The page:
In this thesis, the heritability of a number of features of brain functional connectivity and network behaviour was estimated, in order to assess their suitability as imaging endophenotypes. Phenotypes were chosen based on prior association with psychiatric disease in the literature, and current interest in the neuroimaging community. Heritability was estimated using a large MRI twin sample from the Queensland Twin Imaging Study.
The first study looks at intrinsic functional brain networks present at rest, in the absence of cognitive demand, and characterised them using graph theory, a mathematical formulation used to describe topological properties of complex networks. Such characteristics were found to be moderately to strongly heritable (h2=20-60%). The heritability estimates varied substantially with methodological choices, in particular the removal or inclusion of global signal.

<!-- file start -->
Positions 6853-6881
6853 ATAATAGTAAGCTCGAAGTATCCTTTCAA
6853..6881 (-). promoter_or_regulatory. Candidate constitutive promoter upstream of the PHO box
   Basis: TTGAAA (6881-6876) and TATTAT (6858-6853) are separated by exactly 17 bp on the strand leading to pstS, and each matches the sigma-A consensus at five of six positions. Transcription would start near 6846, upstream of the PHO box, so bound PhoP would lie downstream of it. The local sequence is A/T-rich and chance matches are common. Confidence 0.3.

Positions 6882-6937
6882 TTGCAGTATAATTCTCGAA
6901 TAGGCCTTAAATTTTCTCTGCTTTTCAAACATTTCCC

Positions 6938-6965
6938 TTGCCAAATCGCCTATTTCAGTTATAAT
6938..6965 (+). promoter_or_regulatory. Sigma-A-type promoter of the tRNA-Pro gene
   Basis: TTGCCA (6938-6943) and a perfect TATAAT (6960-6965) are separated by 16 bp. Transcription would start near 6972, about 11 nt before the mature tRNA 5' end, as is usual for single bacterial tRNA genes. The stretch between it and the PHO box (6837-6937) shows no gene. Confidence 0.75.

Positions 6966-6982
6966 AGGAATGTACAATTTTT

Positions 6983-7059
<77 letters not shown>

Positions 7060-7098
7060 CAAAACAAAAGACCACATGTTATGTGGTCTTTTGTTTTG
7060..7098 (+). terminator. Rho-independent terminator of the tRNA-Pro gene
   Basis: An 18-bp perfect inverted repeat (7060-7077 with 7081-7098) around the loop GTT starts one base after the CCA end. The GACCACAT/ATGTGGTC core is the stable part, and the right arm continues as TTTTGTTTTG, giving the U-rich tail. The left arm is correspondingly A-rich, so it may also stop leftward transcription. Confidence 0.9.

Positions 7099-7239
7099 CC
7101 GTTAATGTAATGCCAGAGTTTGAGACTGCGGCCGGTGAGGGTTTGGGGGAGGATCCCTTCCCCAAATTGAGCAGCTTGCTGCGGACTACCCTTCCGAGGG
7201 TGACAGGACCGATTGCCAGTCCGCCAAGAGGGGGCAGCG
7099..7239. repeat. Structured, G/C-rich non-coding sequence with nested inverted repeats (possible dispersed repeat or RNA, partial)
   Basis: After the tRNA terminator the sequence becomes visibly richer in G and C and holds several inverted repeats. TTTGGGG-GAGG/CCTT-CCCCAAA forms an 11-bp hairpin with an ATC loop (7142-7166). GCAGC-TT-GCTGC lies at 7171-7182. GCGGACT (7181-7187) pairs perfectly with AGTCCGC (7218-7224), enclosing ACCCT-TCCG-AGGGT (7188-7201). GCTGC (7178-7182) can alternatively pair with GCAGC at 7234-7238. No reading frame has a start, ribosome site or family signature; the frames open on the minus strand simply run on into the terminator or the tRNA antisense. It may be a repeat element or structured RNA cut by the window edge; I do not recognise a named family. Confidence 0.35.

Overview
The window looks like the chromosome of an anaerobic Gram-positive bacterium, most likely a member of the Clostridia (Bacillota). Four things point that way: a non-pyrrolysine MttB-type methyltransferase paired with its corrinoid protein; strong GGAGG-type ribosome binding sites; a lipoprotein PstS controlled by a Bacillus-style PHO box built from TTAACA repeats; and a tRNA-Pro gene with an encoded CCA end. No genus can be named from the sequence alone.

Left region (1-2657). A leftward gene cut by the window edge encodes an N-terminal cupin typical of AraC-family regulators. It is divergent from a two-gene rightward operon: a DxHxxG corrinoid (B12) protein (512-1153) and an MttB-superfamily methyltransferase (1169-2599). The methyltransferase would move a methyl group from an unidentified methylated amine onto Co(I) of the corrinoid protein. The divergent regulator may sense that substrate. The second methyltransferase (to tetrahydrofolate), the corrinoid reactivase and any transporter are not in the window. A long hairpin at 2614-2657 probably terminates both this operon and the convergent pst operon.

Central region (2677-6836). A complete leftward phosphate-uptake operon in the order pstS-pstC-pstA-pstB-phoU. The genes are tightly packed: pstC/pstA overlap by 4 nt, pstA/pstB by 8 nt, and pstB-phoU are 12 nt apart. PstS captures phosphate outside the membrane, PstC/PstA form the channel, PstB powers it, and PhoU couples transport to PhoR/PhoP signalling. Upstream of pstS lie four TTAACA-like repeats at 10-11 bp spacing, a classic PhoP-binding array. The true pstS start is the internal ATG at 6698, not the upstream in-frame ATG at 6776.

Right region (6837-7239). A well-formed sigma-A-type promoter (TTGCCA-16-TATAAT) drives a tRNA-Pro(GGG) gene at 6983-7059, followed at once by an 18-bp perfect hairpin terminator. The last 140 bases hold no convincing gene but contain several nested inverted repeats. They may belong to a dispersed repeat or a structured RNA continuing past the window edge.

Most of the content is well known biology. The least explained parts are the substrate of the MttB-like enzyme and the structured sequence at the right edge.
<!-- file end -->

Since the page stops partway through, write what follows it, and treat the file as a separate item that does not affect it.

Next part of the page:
Connectivity of functional brain networks during working memory performance were also examined. Dynamic causal modelling was employed to determine task-related changes in functional coupling between frontal and parietal regions. Changes in connectivity with task demand were observed for both forward and backwards connections, but the changes had low test-retest reliability (ICC≤0.3), and subsequently, twin correlations and heritability were non-significant (rMZ≤0.08, rDZ≤-0.05).
Finally the functional connectivity profile of the dorsolateral prefrontal cortex during working memory was probed. Functional connectivity with ipsilateral parietal cortex (h2=24%), contra-lateral dorsolateral prefrontal cortex (h2=36%), posterior cingulate cortex (h2=37%) and middle frontal cortex (h2=26%) were found to be heritable. However, the connections during baseline condition were also heritable, suggesting the heritability did not pertain to WM-specific connectivity, and connectivity with left hippocampus was not found to be heritable.